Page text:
By subtyping, here I mean implicit coercion between types, not sig.

In programming languages, sum types have associated data and it matters which variant is being used, so e.g. A can not be a subtype of Either<A,B> in haskell. The same is true for decideable coq. That is, A can not be a subtype of A + B in general, since A + A has one bit more data than A.

However, Props have no data in runtime, so why coq doesn't consider A a subtype of A \/ B and allow using each member of it as a member of A \/ B without explicit or_introl? I think it makes proof shorter and more generic. Is there a fundamental limit or unsoundness problem that makes it impossible, or it is just an unneeded feature?

1 Answer 1


I think the main issue is indeed one of utility:

If you're looking at proving A\/B, you probably aren't building a proof of A or B by hand, but rather applying a bunch of powerful techniques with no regard for efficiency or conciseness, for exactly the reasons you said.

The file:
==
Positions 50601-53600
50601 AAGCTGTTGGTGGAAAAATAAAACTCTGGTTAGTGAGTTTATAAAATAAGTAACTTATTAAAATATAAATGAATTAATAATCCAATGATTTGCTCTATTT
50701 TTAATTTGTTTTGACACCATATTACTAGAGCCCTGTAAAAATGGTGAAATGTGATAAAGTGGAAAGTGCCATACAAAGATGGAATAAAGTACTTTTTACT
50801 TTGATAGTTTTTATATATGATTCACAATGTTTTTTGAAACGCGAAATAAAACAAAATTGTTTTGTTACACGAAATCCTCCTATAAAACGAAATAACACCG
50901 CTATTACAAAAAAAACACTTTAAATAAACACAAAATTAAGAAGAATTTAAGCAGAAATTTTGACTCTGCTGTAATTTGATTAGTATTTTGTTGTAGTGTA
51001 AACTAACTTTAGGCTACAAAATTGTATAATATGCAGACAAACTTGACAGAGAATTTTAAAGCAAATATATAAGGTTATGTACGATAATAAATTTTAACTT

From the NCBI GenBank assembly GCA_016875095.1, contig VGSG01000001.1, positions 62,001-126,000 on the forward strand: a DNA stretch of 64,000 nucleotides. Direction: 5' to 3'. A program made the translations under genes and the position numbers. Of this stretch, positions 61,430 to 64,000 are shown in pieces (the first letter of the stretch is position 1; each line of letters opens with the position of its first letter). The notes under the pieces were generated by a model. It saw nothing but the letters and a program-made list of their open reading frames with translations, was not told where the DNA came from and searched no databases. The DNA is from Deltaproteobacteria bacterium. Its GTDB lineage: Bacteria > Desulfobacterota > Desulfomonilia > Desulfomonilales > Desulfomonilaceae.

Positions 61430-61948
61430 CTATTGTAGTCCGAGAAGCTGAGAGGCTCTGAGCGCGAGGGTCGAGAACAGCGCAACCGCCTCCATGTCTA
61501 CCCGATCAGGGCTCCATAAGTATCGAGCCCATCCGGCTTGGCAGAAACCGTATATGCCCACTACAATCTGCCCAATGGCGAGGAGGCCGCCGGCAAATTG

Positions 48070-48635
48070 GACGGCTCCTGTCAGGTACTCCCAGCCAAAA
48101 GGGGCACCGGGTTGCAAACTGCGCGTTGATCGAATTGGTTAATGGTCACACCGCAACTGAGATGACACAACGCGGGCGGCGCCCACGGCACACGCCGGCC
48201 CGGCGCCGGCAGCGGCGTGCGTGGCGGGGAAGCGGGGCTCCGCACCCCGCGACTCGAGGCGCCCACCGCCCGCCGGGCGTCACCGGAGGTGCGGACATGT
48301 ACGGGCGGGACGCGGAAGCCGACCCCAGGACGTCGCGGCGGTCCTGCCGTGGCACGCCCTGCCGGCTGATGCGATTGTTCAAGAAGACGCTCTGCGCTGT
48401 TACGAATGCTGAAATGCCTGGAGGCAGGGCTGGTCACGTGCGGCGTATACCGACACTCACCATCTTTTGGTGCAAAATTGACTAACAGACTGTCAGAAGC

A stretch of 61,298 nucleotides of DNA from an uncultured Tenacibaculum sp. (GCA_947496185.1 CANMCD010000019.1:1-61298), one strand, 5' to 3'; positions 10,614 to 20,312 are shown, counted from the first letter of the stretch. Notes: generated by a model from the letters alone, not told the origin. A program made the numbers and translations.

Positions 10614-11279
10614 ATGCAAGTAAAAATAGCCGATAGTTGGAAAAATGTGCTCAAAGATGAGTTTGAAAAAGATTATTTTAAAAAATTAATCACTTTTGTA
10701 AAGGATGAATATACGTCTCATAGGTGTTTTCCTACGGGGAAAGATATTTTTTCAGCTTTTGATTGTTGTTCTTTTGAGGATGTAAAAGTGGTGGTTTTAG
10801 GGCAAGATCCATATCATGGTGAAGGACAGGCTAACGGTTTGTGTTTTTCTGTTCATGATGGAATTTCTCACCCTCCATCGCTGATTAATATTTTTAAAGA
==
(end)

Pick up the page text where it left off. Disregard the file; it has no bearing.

This means you can apply powerful tactics such as auto or intuition, or even firstorder if you're feeling lucky.

These tactics prove much more than A -> A \/ B, and often perform many steps, including that one, which makes the coercion somewhat useless (and perhaps even confusing!).

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    It's not that useless, for example I have a proof of a < b, some lemma needs a <= b, and automated tactics are not aware that I want to use that lemma. In this case I should add a step for a <= b proof or have a duplicate version of that lemma with a < b. But if a <= b was notation for a < b \/ a = b and X was subtype of X \/ Y, it would just work. Some wrapper tactic around apply could do this job as well, but I think subtyping here is nice to have.
    – hamid k
    May 3 at 8:11
  • That's fair, but in general, depending on the precise definition of a < b in relation to a <= b is quite finicky; already being to clever about the precise relationship (it's currently a < b := S a <= b) can get you in trouble. Generally you want to build a "domain specific tactic" which knows what it needs to deduce about facts in your environment (in this case generally you'd want to call lia at the right moment to discharge all your a </<= b obligations).
    – cody
    May 4 at 16:12

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